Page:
29 Aug 2010

Wisconsin Wind Siting Council Final Report

Wsc_final_report_and_cover_letter_8-9-2010_thumb This document represents the WI Wind Siting Council's final recommendations to the Public Service Commission regarding the proper siting of wind energy facilities. The Council was unable to achieve consensus on its findings and recommendations. Included in the document is a minority report prepared by four of the fifteen members sitting on the Council. Appendix B contains the straw proposal proffered by the Chairman of the Council, Dan Ebert. The straw proposal formed the basis of the recommendations.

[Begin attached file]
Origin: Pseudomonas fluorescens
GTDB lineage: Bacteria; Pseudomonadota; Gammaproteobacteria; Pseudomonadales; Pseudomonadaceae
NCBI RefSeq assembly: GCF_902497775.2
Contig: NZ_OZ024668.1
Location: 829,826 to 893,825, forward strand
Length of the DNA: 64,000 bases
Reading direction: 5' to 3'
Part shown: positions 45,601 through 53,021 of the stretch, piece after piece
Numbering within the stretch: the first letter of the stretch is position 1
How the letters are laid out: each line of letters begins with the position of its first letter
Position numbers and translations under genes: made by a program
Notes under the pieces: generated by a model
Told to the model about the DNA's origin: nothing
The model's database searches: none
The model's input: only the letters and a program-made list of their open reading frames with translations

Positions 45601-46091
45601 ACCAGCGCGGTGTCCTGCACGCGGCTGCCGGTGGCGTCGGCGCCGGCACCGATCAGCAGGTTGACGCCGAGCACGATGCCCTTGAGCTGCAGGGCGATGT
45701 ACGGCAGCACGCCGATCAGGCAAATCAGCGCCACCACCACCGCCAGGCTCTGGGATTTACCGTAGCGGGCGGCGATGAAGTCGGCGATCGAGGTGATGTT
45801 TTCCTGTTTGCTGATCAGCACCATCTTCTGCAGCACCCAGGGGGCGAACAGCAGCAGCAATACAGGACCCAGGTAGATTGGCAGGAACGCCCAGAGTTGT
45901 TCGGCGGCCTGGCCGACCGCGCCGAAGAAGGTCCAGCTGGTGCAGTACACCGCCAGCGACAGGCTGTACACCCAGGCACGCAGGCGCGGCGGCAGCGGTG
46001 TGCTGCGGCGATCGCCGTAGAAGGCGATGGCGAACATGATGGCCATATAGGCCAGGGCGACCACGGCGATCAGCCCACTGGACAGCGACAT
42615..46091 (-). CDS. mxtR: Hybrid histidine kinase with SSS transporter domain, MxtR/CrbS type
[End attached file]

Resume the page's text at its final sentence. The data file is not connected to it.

9 Aug 2010

Kentucky Order denying proposed purchase agreement for Illinois Wind

200900545_06282010_thumb On December 29, 2009, Kentucky Power Company ("Kentucky Power") filed an application seeking authority to enter into a Renewable Energy Purchase Agreement ("Wind Contract") with FPL Illinois Wind, LLC ("FPL Wind"). Under the terms of the Wind Contract, Kentucky Power would purchase from FPL Wind a 100 MW share of the electrical output and environmental attributes of FPL Wind's Lee-DeKalb Wind Energy Center for a 20-year term.
28 Jun 2010

Michaels on the viability of wind as an economic choice for U.S. electrical future